Leadership lapses or something more?
Following months of negotiations between the Trump White House and congressional Republicans, and after a series of tense votes in both chambers, the GOP’s effort to repeal and replace the Affordable Care Act (ACA) died on the Senate floor in August 2017. Despite having campaigned for years against Barack Obama’s signature domestic initiative, Republican lawmakers were deeply divided when presented with the opportunity to propose a substitute. Where moderate Republicans sought to preserve core planks of the healthcare program and amend others, their hardline colleagues demanded nothing less than full repeal. Nevertheless, House Speaker Paul Ryan (R-WI) and Senate Majority Leader Mitch McConnell (R-KY) scheduled—and then rescheduled—votes that laid bare their party’s ideological divisions and further exacerbated tensions between Republican moderates and hardliners.“Typically, we assume that leaders will prioritize policies and adopt rules that promote ideological coherence within their party.”
Ryan and McConnell’s desperate, but ultimately unsuccessful, bid to repeal and replace the ACA calls into question how we tend to think about the goals of congressional leaders. Typically, we assume that leaders will prioritize policies and adopt rules that promote ideological coherence within their party. Here, Republican leaders structured the legislative agenda and floor deliberations in ways that exposed factional disagreement within their party. What were they trying to accomplish? Was this simply a miscalculation? What are leaders’ incentives and ability to repair—or exacerbate—ideological rifts within their rank and file, and how have they changed over time?
To understand how leaders think about—and grapple with—intraparty conflict, we must reevaluate what we know about how they seek to manage their coalitions. Drawing on the personal papers of Rep. Sam Rayburn (D-TX), who served as House Speaker for nearly three decades in the midcentury (1940–1946; 1949–1953; and 1955–1961), I explore when and why congressional leaders will seek to intensify or exploit dissent within their respective parties. That is, when will leaders act as agents of discord? And, what are the consequences—for Congress and the rest of us—when they do?
Congressional leaders as agents of discord
Political scientists traditionally view majority and minority party leaders as agents of party cohesion—working to disguise members’ divergent preferences by tabling or otherwise undermining proposals that threaten to divide the party. Beholden to the party members who elect them, congressional leaders seek to advance the collective interests of their rank and file. To this end, they will “always obey the ‘first commandment of party leadership’—Thou shalt not aid bills that will split thy party—and sometimes obey the second commandment—Thou shalt aid bills that most in thy party like.”1Gary Cox and Mathew McCubbins, Setting the Agenda: Responsible Party Government in the U.S. House of Representatives (New York: Cambridge University Press, 2005), 24. Leaders’ relative capacity to advance their party’s collective interests will depend on the extent to which members agree on what those interests are. “When there is a high degree of homogeneity of preferences…leaders vigorously use the tools they have been granted. As preference homogeneity declines…leaders tend to respond with caretaker or housekeeping strategies.”2David Rohde and Kenneth Shepsle, “Leaders and Followers in the House of Representatives: Reflections on Woodrow Wilson’s Congressional Government,” Congress & the Presidency 14, no. 2 (1987): 122–123.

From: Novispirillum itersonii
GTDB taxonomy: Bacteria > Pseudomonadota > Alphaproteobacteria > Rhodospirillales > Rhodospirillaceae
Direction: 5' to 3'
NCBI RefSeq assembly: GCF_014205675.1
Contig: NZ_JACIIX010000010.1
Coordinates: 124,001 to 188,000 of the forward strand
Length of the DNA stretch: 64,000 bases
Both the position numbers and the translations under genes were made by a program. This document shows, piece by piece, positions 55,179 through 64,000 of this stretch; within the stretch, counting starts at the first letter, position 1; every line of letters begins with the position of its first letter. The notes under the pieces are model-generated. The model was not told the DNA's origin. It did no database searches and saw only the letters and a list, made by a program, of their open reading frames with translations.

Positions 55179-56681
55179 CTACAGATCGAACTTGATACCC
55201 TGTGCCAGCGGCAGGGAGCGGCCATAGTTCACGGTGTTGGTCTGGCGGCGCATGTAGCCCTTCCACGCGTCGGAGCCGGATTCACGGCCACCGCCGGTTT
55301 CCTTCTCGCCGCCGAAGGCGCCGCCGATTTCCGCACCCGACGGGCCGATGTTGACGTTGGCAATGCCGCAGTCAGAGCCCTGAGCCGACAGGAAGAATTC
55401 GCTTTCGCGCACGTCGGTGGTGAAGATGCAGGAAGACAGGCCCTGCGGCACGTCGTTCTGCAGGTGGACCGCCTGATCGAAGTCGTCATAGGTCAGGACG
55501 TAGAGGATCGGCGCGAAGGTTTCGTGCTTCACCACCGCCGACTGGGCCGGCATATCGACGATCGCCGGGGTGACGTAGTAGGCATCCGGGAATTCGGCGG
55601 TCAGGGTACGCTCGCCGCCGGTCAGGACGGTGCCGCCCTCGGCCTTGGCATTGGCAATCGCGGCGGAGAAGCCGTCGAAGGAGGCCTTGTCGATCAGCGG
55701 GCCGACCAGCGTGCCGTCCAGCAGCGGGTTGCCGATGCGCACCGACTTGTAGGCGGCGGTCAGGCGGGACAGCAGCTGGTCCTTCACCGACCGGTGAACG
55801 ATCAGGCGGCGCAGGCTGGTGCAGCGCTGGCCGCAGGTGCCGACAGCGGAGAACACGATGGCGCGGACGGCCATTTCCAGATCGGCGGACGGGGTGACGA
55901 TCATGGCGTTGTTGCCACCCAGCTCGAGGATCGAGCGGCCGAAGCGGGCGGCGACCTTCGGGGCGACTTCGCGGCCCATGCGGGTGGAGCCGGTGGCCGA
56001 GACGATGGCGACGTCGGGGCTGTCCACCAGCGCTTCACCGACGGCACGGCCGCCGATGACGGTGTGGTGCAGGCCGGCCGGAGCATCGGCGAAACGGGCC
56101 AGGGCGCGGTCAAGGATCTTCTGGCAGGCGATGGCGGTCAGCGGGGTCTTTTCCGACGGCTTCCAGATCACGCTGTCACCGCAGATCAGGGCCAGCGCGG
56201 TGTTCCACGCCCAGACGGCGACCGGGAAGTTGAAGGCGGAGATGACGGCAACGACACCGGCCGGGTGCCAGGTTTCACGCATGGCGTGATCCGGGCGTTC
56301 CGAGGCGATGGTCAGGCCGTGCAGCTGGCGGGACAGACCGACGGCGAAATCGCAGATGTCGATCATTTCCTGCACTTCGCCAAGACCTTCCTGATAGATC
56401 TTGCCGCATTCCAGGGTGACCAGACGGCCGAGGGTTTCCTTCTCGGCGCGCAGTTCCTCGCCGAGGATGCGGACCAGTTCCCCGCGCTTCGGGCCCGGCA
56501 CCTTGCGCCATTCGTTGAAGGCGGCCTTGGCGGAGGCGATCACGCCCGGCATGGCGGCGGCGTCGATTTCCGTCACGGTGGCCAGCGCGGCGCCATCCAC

While it may be the case that congressional leaders often seek to promote the policies favored by a majority of their copartisans, thereby preserving party cohesion, political scientists have been slower to acknowledge leaders’ capacity to strategically exacerbate and exploit dissent within their respective coalitions. Indeed, while students of Congress tend to assume leaders benefit from party homogeneity and strive for unity, I begin with the observation that leaders sometimes seek to stoke or amplify intraparty conflict. With this as a starting point, we can begin to explore empirically when and why leaders will undertake to divide their party—or at least to promote, sometimes subtly, the efforts of those who do.
Digging into some history“By working behind the scenes, Rayburn avoided open conflict with fellow southerners while also slowly curtailing their power.”
Diving into the archives of midcentury congressional leaders in both the House and Senate offers some initial answers. Indeed, these records reveal that while party leaders often conceal their efforts to intervene in intraparty fights, they regularly take steps to advantage one faction over another. Rayburn is emblematic of this strategy. Inundated by requests for more favorable committee assignments from both liberal and conservative members of his party, Rayburn would inform each lawmaker—regardless of their seniority or ideology—that he was bound by the decision of the Democratic Steering Committee. In fact, correspondence between Rayburn and Steering Committee members reveals that when allocating coveted committee seats, the Steering Committee made assignments at Rayburn’s direction. Beginning in the 1950s, Rayburn used the Steering Committee to limit the influence of southern Democrats, denying their requests for new seats or transfers. Instead, he directed his colleagues to reward more loyal, liberal members when allocating desirable posts. As Rayburn explained to his partisan confidantes, he believed the party’s future lay with reformers rather than those who sought to preserve Jim Crow. By working behind the scenes, Rayburn avoided open conflict with fellow southerners while also slowly curtailing their power.